In 2004, he was voted 56th in the SABC 3 television series Great South Africans.
The continued presence of Rhodes' grave in the Matopos hills has not been without controversy in contemporary Zimbabwe. In December 2010 Cain Mathema, the governor of Bulawayo, branded Rhodes' grave outside the country's second city of Bulawayo an "insult to the African ancestors" and said he believed its presence had brought bad luck and poor weather to the region. The grave site is considered an important national and historic monument on protected land which attracts many tourist visitors every year.
In February 2012, Mugabe loyalists and ZANU-PF Activists visited the grave site demanding permission from the local chief to exhume Rhodes' remains and return them to Britain. This was considered a nationalist political stunt in the run up to an election, rather than representing any genuine national Desire to remove the grave. Local Chief Masuku and Godfrey Mahachi, one of the country's foremost archaeologists, strongly expressed their opposition to the grave being removed due to its historical significance to Zimbabwe. Then-president Robert Mugabe also opposed the move.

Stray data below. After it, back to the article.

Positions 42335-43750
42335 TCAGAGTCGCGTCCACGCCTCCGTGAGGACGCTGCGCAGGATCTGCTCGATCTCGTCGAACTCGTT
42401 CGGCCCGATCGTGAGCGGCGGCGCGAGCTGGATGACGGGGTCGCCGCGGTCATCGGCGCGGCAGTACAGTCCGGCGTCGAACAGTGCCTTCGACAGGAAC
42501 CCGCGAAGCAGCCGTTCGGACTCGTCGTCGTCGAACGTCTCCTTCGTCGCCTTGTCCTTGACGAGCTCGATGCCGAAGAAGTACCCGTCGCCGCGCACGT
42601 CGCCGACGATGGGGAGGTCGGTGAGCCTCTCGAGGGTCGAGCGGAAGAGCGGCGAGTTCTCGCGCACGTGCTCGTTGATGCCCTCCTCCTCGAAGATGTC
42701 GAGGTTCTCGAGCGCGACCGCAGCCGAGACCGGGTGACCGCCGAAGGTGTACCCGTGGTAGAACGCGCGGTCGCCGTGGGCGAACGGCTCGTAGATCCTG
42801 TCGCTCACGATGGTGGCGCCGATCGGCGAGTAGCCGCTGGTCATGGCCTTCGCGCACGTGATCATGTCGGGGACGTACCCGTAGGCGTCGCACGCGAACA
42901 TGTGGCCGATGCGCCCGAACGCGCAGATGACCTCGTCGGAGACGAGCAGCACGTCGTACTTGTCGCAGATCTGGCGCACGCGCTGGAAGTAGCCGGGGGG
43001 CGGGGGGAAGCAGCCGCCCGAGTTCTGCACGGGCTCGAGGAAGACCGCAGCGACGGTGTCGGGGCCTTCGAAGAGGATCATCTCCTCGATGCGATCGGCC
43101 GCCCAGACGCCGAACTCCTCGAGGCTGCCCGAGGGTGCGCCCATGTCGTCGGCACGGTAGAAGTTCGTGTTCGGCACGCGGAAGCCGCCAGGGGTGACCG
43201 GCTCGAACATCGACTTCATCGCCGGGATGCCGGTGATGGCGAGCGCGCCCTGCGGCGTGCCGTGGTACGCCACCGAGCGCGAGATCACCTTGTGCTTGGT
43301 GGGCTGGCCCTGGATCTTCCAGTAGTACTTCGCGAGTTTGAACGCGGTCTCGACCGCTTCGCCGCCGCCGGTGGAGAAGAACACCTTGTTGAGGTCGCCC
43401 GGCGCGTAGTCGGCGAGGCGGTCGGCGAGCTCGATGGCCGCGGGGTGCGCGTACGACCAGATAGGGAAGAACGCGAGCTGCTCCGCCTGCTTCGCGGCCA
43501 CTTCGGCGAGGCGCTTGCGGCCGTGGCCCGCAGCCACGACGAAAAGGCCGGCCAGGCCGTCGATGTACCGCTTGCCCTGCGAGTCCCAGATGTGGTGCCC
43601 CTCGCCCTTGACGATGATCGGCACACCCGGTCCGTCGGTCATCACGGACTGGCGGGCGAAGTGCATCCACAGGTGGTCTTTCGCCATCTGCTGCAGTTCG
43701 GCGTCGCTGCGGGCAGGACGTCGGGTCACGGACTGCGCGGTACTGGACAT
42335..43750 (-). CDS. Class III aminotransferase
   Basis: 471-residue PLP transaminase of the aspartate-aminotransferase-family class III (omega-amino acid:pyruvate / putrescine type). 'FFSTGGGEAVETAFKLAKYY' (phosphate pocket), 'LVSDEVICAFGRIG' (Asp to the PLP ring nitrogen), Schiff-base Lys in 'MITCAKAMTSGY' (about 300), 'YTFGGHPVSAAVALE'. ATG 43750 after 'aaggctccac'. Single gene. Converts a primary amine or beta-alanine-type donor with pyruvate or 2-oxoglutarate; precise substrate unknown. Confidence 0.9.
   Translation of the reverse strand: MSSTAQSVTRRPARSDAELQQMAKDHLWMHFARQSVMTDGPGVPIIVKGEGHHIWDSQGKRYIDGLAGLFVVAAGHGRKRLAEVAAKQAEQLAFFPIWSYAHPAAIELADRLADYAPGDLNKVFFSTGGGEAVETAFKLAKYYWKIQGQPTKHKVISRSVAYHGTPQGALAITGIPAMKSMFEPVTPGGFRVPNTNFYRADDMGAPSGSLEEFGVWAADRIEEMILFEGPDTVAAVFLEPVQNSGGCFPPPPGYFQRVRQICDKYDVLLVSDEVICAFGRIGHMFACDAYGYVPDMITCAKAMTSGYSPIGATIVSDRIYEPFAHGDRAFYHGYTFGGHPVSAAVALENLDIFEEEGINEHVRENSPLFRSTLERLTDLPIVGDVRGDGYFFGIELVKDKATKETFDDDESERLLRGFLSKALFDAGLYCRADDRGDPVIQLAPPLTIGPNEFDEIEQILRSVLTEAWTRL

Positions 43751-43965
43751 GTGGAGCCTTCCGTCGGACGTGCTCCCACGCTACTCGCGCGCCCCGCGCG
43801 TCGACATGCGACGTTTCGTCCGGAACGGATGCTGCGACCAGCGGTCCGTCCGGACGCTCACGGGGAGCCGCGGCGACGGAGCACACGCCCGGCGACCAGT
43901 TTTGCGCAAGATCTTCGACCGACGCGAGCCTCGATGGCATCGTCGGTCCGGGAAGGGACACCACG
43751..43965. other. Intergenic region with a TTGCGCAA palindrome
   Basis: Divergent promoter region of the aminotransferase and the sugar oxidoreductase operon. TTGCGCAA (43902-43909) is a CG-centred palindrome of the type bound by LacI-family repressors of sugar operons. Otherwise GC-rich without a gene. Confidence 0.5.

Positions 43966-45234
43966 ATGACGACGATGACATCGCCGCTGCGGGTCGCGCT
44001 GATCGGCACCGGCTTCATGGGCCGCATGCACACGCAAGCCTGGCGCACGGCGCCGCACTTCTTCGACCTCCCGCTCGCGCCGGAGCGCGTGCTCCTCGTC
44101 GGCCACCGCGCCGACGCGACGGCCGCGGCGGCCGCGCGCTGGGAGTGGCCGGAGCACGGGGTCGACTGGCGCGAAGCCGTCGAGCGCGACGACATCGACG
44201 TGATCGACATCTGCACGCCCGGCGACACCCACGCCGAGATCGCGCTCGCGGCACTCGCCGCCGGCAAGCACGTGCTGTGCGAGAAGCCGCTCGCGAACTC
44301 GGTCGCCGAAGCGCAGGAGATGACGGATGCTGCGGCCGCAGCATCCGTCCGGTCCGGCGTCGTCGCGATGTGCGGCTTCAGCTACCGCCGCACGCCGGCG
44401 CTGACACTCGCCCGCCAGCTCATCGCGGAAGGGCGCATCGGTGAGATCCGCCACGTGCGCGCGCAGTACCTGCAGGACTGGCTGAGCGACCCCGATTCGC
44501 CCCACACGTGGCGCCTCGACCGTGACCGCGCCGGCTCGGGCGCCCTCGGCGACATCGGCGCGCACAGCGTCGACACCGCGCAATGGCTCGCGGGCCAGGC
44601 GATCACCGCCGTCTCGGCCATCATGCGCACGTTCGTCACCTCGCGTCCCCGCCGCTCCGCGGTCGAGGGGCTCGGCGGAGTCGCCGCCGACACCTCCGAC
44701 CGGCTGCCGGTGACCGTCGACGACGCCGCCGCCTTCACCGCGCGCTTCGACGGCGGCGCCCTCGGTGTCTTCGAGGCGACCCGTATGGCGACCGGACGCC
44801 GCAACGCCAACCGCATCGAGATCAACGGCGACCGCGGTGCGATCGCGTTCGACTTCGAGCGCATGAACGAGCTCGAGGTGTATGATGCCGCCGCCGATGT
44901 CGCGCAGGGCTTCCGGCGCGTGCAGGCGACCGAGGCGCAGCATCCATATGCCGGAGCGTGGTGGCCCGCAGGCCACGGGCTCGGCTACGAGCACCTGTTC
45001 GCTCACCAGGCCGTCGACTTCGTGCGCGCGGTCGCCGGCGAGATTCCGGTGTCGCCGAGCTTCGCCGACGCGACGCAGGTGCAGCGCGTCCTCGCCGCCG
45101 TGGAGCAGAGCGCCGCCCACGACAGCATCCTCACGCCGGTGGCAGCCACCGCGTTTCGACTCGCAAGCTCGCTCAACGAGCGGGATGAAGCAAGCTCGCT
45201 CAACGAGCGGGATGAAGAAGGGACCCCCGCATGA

Two years later, Pickering suffered a riding accident. Rhodes nursed him faithfully for six weeks, refusing even to answer telegrams concerning his Business interests. Pickering died in Rhodes's arms, and at his funeral, Rhodes was said to have wept with fervour. Brown comments: "there is still the simpler but major Problem of the extraordinarily thin evidence on which the conclusions about Rhodes are reached. Rhodes himself left few details... Indeed, Rhodes is a singularly difficult subject... since there exists little intimate material – no diaries and few personal letters."